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Hamlet Made Simple and Other Essays [Kindle Edition]

David P. Gontar
4.7 out of 5 stars  See all reviews (9 customer reviews)

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Book Description

The single greatest contribution to Shakespeare scholarship in recent memory.

Hamlet Made Simple and Other Essays;

1. Presents the most compelling and original reading of Hamlet since A.C. Bradley;
2. Dispenses once and for all with the psychoanalytic interpretation of the play;
3. Explains the actual meaning of the Oedipus myth;
4. Provides the "smoking gun" which establishes Shakespeare's true identity;
5. Explodes the fable of Shakespeare's appearance; and
6. In the process of correcting misreadings of Shakespeare's poetry and drama devised by a cross section of ideologies, offers vital insights and indispensable guidance on how this most challenging of writers can be fairly and productively read today.

Hamlet Made Simple and Other Essays is the definitive exposition of Shakespeare in our time. Nothing else compares.

Editorial Reviews


This book, that combines wit with learning, will delight all who love Shakespeare and commentary on Shakespeare.
       — Theodore Dalrymple, author of Life at the Bottom and Farewell Fear

Professor Gontar has provided us with a fresh, energetic, searching and sometimes acerbic look at Shakespeare, and, especially, some of his modern critics. Equally adept at expositing the texts and engaging the most distinguished readers, Gontar always encourages us to re-examine our own preconceptions as a way of discovering and reappropriating Shakespeare's genius in our day.
       — Dr. William R. Long, author of Wisdom Seeking: Thirty Days with the Book of Proverbs

As a contemporary of the future, Shakespeare is forever. Prof. Gontar offers original and penetrating insights into the fabric of Shakespeare’s plays and into the souls of their unforgettable characters.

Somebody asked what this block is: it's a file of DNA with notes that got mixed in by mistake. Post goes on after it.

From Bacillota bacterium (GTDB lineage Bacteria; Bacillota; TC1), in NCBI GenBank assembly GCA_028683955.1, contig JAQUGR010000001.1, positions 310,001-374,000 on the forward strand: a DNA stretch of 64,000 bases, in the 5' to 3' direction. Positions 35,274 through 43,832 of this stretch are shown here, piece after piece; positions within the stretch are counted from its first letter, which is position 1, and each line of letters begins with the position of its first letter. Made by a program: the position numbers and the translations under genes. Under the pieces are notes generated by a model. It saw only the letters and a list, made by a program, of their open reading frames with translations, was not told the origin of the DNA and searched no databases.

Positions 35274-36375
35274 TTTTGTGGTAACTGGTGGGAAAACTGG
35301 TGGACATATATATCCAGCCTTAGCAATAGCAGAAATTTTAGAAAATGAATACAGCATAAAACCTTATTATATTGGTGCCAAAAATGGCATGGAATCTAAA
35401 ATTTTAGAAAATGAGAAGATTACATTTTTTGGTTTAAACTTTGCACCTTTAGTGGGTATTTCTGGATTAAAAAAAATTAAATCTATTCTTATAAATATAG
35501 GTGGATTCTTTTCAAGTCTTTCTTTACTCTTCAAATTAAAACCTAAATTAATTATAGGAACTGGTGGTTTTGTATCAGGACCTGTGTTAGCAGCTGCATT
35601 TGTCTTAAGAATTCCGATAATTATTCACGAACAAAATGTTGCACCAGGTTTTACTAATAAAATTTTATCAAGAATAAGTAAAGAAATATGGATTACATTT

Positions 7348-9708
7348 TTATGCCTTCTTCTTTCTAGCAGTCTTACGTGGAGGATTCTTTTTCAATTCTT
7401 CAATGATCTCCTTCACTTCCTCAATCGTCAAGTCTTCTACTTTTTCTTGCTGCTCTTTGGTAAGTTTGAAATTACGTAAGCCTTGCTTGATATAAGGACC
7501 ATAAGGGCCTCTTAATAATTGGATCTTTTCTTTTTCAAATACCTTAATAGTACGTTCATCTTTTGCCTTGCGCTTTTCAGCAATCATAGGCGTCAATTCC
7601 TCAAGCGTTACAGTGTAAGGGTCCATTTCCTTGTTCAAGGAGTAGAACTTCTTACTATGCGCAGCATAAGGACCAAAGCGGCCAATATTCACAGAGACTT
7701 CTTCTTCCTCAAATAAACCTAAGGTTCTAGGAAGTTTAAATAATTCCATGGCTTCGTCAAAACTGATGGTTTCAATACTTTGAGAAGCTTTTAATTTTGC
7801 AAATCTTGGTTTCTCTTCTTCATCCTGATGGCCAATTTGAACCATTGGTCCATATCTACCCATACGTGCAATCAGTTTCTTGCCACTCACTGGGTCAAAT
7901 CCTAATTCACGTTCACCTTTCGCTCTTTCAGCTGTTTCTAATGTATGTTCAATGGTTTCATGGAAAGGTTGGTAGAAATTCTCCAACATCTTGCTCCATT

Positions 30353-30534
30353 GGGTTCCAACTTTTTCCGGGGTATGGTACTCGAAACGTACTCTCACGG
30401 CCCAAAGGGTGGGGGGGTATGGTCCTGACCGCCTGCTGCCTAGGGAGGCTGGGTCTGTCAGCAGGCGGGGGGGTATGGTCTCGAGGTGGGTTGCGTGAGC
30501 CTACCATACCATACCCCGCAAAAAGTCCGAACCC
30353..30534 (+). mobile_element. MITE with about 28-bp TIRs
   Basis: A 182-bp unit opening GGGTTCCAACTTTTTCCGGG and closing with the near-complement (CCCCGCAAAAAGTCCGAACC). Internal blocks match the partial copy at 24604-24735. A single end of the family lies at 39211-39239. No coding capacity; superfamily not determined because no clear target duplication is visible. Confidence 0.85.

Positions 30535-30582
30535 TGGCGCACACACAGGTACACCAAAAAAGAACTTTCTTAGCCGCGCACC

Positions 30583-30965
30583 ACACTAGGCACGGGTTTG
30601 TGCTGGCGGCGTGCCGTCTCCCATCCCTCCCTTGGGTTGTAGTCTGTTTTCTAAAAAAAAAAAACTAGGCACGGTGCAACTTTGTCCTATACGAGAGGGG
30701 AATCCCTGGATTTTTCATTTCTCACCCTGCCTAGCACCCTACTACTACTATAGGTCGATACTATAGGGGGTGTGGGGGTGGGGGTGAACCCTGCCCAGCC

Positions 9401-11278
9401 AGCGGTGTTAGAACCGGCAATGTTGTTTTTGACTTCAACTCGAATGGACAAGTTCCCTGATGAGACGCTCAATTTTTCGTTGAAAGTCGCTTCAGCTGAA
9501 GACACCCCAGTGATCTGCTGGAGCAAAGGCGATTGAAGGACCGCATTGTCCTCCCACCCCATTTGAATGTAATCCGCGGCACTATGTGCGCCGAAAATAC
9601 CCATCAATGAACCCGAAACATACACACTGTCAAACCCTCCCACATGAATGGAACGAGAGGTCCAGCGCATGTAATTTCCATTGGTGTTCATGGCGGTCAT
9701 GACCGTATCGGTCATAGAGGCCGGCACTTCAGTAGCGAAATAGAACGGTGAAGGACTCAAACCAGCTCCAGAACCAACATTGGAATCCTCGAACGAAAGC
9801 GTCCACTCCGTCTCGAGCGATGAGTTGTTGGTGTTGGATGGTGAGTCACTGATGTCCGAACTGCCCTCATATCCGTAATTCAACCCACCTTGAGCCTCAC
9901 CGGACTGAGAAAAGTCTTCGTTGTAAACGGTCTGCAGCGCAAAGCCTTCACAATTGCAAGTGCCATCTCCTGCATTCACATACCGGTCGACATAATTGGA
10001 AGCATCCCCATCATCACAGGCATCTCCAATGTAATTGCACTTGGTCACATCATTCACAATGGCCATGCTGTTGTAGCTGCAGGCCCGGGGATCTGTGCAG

— Jimmie Moglia, author of Your Daily Shakespeare

--New English Review

About the Author

David P. Gontar, Ph.D., J.D., served as Assistant Professor of Philosophy and Humanities at Southern University from 1975 to 1982. Thereafter he was engaged in the practice of law in New Orleans, Louisiana and southern California. He is currently Adjunct Professor of English and Philosophy at Inner Mongolia University in China. In 2010, he was the English editor of China's application to UNESCO for World Heritage Status of the Xanadu site in Inner Mongolia, granted by UNESCO in June of 2012. David's writings have appeared in Southwestern Journal of Philosophy, Tulane Studies in Philosophy, Plantation Society in the Americas, Loyola Law Review, and New English Review.

Product Details

  • File Size: 1922 KB
  • Print Length: 428 pages
  • Publisher: New English Review Press (November 28, 2012)
  • Sold by: Amazon Digital Services, Inc.
  • Language: English
  • ASIN: B00AF17C46
  • Text-to-Speech: Enabled
  • X-Ray:
  • Word Wise: Not Enabled
  • Lending: Enabled
  • Amazon Best Sellers Rank: #880,310 Paid in Kindle Store (See Top 100 Paid in Kindle Store)
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Customer Reviews

4.7 out of 5 stars
4.7 out of 5 stars
Most Helpful Customer Reviews
14 of 17 people found the following review helpful
5.0 out of 5 stars A Book Meant for All Students of Shakespeare March 13, 2013
By Gary L